When Saskia von Bargen looks at old photos of herself, she sees a child who looks like a boy – and who always liked to play with girls and put on clothes. At the age of five, the child declared that it was a girl – even if it had been classified as a boy at birth.

“It quickly became clear to my parents that this was not a phase,” says the 19-year-old, who lives with her parents and three younger sisters in Friedrichsfehn in Ammerland, Lower Saxony.

When she was eleven, she took hormone blockers to prevent male puberty. Two years later she got female hormones and at 13 she came out at school. When she was of legal age, she had sex reassignment surgery. Saskia sees herself as an ambassador for the issue of transgender people. For this reason, she also applied to the current “Miss Germany” election. She was among the last ten candidates, and the final will be held at Europa-Park in Rust on March 4th.

Radical turn four years ago

“Miss Germany” elections have been held for almost 100 years. Until a few years ago, women also showed off their beauty on the catwalk in swimwear, among other things. In 2019, the Oldenburg company that organizes the annual elections took a radical turn. Since then, the personality and the “missions” of the participants have been in the foreground under the motto “Who moves the sash”. “You should be an inspiration,” says Jil Andert from Miss Germany Studios about the candidates. According to the company, 15,000 women applied for the current season.

He used to be asked about height and weight when applying, but that doesn’t happen anymore, and the catwalk is also a thing of the past. “The outside doesn’t matter anymore,” assures Andert. The company parted ways with previous advertising partners such as suppliers of wedding dresses or fashion jewellery. New cooperation partners who stand for sustainability are being sought. For the first time this year, a grant of 25,000 euros will be paid out to the winner, which she can use for her “mission”.

Sociologist: Something completely new is needed

The Freiburg sociologist Nina Degele still considers the “Miss Germany” format to be outdated. It is a “warming up of the traditional that has fallen out of time,” she emphasizes. She explains that the Miss elections are still arousing interest: “It’s changing a lot and faster and faster, so stability straws are the last resort for many.” The professor is certain: “The format should be abolished and replaced by something completely different.”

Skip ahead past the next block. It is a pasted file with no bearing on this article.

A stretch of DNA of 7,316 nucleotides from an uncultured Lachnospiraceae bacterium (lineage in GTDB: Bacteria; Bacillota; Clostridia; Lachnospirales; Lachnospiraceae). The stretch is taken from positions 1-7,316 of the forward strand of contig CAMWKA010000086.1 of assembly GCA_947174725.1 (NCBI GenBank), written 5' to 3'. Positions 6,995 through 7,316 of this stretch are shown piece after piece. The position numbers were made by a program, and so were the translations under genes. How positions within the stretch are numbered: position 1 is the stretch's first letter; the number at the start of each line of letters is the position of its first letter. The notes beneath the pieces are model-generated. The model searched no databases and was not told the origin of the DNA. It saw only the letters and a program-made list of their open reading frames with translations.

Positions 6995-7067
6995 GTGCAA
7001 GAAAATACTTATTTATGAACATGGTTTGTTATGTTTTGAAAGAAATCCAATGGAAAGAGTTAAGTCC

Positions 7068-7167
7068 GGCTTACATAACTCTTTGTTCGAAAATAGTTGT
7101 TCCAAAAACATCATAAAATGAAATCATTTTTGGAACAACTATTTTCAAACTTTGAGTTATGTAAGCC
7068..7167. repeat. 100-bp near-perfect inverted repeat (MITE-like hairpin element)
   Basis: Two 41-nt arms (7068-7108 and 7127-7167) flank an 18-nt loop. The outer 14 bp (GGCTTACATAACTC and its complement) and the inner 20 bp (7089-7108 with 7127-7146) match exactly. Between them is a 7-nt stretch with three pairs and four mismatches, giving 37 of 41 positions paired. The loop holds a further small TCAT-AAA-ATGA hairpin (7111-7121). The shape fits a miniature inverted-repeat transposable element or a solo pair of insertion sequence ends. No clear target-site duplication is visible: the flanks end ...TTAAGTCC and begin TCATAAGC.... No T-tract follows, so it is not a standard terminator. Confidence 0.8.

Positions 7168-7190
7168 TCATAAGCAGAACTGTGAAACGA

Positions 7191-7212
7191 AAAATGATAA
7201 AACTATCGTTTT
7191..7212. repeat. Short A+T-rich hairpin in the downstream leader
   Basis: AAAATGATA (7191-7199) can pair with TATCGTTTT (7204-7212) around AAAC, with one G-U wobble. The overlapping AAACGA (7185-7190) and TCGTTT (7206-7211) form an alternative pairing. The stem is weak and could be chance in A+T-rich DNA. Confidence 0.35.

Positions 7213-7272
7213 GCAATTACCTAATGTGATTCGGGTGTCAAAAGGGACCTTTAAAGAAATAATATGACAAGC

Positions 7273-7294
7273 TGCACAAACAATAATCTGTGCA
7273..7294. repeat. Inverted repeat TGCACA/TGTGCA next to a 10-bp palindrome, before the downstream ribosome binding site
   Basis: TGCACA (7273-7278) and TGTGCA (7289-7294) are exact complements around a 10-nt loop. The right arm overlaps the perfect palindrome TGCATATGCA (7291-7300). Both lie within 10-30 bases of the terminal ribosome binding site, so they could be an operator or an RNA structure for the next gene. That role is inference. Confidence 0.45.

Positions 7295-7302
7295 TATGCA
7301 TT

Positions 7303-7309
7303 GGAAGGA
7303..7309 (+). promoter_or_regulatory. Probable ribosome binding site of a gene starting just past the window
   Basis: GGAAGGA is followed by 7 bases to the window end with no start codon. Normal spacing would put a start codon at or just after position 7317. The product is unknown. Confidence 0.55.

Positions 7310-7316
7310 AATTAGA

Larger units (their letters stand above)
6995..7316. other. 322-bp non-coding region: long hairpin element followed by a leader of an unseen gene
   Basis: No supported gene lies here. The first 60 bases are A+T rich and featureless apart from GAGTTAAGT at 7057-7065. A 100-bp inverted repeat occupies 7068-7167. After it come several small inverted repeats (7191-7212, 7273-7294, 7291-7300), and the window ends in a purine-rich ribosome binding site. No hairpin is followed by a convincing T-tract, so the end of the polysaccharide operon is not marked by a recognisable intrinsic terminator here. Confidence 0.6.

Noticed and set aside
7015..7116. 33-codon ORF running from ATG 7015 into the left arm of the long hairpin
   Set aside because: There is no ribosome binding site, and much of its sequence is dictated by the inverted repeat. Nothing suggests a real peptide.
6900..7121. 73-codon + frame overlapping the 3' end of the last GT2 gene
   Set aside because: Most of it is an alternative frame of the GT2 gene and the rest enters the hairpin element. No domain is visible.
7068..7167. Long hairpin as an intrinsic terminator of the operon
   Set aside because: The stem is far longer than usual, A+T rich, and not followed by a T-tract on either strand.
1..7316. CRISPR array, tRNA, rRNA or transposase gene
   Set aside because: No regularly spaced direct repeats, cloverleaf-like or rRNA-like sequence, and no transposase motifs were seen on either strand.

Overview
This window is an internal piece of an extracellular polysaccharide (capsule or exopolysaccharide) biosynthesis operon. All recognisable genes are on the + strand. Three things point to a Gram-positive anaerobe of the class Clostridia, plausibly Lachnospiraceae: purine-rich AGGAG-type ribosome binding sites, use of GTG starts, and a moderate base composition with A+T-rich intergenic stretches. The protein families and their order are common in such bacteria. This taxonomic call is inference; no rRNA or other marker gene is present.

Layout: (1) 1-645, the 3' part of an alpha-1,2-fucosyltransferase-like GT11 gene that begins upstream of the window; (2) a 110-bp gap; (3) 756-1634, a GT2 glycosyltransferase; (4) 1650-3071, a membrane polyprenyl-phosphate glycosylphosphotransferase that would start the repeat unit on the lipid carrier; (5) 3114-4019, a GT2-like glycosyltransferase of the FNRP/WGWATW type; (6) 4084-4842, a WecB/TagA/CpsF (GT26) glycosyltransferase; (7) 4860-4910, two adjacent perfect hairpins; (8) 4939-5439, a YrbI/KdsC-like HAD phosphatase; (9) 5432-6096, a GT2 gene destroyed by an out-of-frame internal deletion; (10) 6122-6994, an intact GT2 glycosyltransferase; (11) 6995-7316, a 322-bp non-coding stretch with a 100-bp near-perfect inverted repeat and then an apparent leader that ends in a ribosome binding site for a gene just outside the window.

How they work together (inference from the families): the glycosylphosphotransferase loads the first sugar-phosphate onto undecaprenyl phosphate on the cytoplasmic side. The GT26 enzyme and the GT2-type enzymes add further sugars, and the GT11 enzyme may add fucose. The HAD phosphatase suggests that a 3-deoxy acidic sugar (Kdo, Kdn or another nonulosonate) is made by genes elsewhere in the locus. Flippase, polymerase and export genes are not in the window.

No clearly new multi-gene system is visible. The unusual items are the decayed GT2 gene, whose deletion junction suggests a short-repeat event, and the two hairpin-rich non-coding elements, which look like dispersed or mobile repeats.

Saskia von Bargen, on the other hand, sees the format as a “perfect platform” for herself. “I want to tell my story,” says the 19-year-old, who is training to be a retail clerk in a fashion house. “I want to educate outsiders about what it means to be a trans woman.” She openly says that something went wrong with her first operation. She has therefore undergone a total of twelve surgical procedures. “That was really intense.” Nevertheless, she would choose to do it again and again: “I had wanted this my whole life.”

Her parents accepted from the start that she didn’t want to live as a boy and later supported her. She should wear boys’ clothes at school so as not to be bullied. At home and on vacation, however, she was allowed to wear whatever she wanted. She chose the name Saskia herself.

In secondary school, on the other hand, it was not always easy. “It bordered on bullying,” says the woman from Lower Saxony. But when she finally came out, things got better: “They accepted it.” She has never had to experience bullying or attacks on the street: no one can tell by looking at her that she was assigned a different gender at birth.

Last year, a trans woman made it to the final. Saskia is now hoping for the title. The finalists include a chimney sweep who works for women in the trades and a midwife who wants to found a birth center. “It’s challenging to compare individual, completely different missions in the course of the award,” says Jil Andert, who sits on the jury. It is therefore being considered whether several prizes will be awarded in different categories in the future. Replacing the well-known brand name “Miss Germany” – but that is not up for debate.